All of this underlines, said the judge “the dangers inherent in journalists relying on partisan and invariably tendentious reporting by family members and their supporters rather than being present in court to hear the evidence which the court itself hears.” Ultimately, the judge saw the mother’s own factual misrepresentation to Booker as evidence that she had been trying to hide from the truth that she had harmed her child. And he failed to question her account.

HHJ Bellamy went on to make more general points about reporting of family cases. Whilst “no-one doubts the importance of a free press” and its right “to criticise and highlight shortcomings in the family justice system“, nontheless, “we should not lose sight of the fact that journalistic freedom brings with it responsibility, not least the responsibility to ensure fair, balanced and accurate reporting”.

Quite right too. Fair, balanced and accurate reporting is lost when a journalist is so committed to an ideological perspective – in this case, exposing the endemic corruption of the family courts – that they skew the facts of a complex case to fit that viewpoint.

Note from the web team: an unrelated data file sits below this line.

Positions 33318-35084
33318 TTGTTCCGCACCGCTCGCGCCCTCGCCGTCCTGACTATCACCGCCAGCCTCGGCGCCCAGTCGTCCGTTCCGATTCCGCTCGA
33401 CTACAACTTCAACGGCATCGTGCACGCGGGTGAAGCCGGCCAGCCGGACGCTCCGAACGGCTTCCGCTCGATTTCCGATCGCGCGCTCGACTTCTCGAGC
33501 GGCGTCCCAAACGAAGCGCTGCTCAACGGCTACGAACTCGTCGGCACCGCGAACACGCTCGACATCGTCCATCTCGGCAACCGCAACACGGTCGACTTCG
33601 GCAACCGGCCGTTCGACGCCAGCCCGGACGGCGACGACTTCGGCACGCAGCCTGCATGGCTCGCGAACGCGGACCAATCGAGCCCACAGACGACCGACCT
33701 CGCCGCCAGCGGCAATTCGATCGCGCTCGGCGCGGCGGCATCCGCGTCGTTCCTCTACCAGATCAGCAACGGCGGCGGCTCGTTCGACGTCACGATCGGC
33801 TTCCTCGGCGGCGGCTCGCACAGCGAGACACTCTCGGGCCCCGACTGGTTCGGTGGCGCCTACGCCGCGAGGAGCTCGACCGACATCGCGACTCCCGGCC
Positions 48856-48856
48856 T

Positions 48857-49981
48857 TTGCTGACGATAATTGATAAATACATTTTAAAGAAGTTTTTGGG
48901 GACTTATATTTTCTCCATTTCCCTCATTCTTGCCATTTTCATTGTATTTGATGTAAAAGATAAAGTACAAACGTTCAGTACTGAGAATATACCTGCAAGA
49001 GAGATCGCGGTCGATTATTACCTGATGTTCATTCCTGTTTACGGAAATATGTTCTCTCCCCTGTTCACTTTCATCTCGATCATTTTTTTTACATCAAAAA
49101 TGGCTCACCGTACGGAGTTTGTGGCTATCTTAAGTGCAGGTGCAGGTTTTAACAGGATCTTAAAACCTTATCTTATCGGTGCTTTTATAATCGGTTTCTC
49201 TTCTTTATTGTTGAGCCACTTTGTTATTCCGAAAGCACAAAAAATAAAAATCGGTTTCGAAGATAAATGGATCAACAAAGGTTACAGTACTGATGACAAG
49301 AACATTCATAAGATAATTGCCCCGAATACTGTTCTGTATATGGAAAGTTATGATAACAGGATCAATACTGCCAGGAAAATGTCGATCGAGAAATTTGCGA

HHJ Bellamy is not the first to criticise Booker’s approach. Family barrister and blogger Lucy Reed also recently took Booker to task for his campaign against the family law system, which she says is making the jobs of family practitioners harder. She said:

Booker complains of the wall of secrecy, but the awful irony is that he and others like him depend upon it to whip up their fevered support… This sort of stuff is damaging public confidence in the justice system… and it is parents who have read this kind of story that are least able to engage with their solicitors and survive the hard hard process that is the care system

And Bellamy is not the first judge to criticise the Telegraph either. In a recent speech, the head of the court of appeal Lord Neuberger lamented the Telegraph’s reporting of the Learco Chindamo (Philip Lawrence’s killer) deportation case. The Telegraph reported that the Human Rights Act was to blame for the state’s inability to deport him, whereas in fact it was only peripheral to the decision, which was premised on EC freedom of movement law. Neuberger concluded: